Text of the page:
Nope – this was the hardest thing to get my head around, at every intersection I stopped to let the cars go first and they stopped to let me go first.  It took a lot of hand waving to get things organised.  Things were even more confusing when I came to a four-way stop sign – everyone stared at each other for about 5 seconds before someone took a chance and went first, it was the ultimate game of chicken – I now take back every negative thing I ever said about round-a-bouts, they work!

I arrived at the park with nerves completely frayed from the fear of being murdered or run over.  The park how ever was calm and beautiful – but not very well sign posted.  I stood for ages staring at the park map before a local took pity on me.  He pointed out where I was (the complete opposite side of the map to what I had been thinking) and where I should go. So off I went… or so I thought.  Ten minutes later as I was tying my bike up under some trees the man came running up to me – this was it, this was the moment I was going to get murdered!Wildcat Canyon Loop - San Antonio, California - thelitebackpacker.com

Nope, I had gone the wrong way and he had run to catch me up to show me the right way. I walked with him for the next half an hour as he was doing some of the same trail as me.  As we walked up giant hills he asked me about the “right-wing buffoon that we have elected as prime minister” and my thoughts of his changes to education.  We spoke about the decline in media standards and how the tabloids are making the new generations dumber (mine included in assumed).  And we discussed the changes to their healthcare system with ObamaCare. By the time we reached the top of the hill my legs AND my brain were exhausted.  He, however, seemed invigorated as he firmly shook my hand goodbye and headed off down a track to the right.

I paused momentarily to catch my breath and that is when I looked around.  I was in the middle of no-where, surrounded by hills, there was the sound of a million birds arguing (or singing) and a butterfly even had the audacity to flit around my head for a few moments.  It was breath-taking, it was stunning, it was about three more clichés rolled into one! How could I be scared of being murdered in such a beautiful place – and that is when I realised I wasn’t scared anymore.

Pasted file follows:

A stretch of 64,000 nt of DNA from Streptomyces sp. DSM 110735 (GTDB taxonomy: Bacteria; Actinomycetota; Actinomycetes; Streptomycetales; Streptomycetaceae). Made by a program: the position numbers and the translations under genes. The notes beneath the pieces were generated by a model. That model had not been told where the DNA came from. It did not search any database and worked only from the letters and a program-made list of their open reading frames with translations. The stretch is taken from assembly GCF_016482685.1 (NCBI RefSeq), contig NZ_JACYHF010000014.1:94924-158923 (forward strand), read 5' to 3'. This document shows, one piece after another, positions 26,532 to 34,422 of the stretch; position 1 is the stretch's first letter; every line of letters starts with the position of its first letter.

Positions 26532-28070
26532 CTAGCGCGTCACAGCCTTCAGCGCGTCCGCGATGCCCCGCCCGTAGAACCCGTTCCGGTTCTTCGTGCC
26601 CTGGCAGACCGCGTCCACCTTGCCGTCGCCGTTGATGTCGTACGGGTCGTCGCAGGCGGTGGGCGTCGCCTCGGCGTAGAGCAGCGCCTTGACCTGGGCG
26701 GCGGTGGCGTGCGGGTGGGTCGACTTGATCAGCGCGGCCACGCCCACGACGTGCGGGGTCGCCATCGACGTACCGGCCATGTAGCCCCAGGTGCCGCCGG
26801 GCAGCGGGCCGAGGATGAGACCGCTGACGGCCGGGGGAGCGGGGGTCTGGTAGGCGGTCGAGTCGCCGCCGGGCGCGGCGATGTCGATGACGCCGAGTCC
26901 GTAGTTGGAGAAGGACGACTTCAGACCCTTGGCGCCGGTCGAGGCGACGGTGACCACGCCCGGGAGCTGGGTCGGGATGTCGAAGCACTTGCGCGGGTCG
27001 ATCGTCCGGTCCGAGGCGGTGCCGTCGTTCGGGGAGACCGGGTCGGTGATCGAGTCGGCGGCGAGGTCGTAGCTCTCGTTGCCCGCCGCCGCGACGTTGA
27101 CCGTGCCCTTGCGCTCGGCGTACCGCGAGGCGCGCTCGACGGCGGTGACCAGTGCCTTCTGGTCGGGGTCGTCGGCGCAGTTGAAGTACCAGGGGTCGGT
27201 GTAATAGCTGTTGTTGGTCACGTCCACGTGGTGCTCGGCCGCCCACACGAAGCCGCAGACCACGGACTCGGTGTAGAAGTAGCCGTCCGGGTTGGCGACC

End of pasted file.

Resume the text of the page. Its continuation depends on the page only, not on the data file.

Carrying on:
Wildcat Canyon Loop - San Antonio, California - thelitebackpacker.com

I headed off down the path that the friendly local had shown me.  He had stressed a number of times (I think he thought I was a bit dopey) to always take the left fork and I would eventually end up back at my bike.  So left I went.

I slowly descended from the golden ridge line down to the forested covered valley floor where I saw squirrels searching the under growth (not having squirrels back home I chased the first couple with my camera before I realised that they are everywhere).

Wildcat Canyon Loop - San Antonio, California - thelitebackpacker.com

I walked with a giant smile on my face which got broader with every corner.  I was by no means alone though – I came across walkers and runners every few minutes all of whom said hello.  At one particularly hilly section when I was heading downhill a man in his late 70s was running up – he took a deep breath to give me “Hello there”, then a few minutes later I saw another man in his 50s, he gave me “HooooooowwwddddyHO” as he sped past, then I saw a man in his 20s, he gave me a grunt – which could have been a “hello” or a “kill me now please”.

I continued to take left hand turns when suddenly a cute little farm-house appeared out of Wildcat Canyon Loop - San Antonio, California - thelitebackpacker.comno where, complete with goats and a crowing rooster.  People were relaxing in the barn and children were playing on some swings – it was clearly a little hobby farm for families.  I stopped for a while to sit in the Peter Rabbit style garden and drink some water before the final stretch of my hike.

Two left hand turns later I had arrived back at my bike – alive!

Distance Rode: 10 Miles OR 16 Kilometres
Miles Walked: 3.7 Miles OR 6 Kilometres

It’s Official – I am in Love with Pizza!

San Francisco - thelitebackpacker.com

It tastes just like I remember!! I’m talking about American Pizza of course!

All I have been thinking about in the lead up to my trip to the states has been food. This may seem rather strange to those of you who know that I am a food lover. As America isn’t generally known for its organic quality or naturally enhanced flavour.  The exact opposite is often said in fact.American Pizza - thelitebackpacker.com

It is this that I have been looking forward to the most though.  If you are going to do a fatty fast food – why not do the best!? America certainly does the best!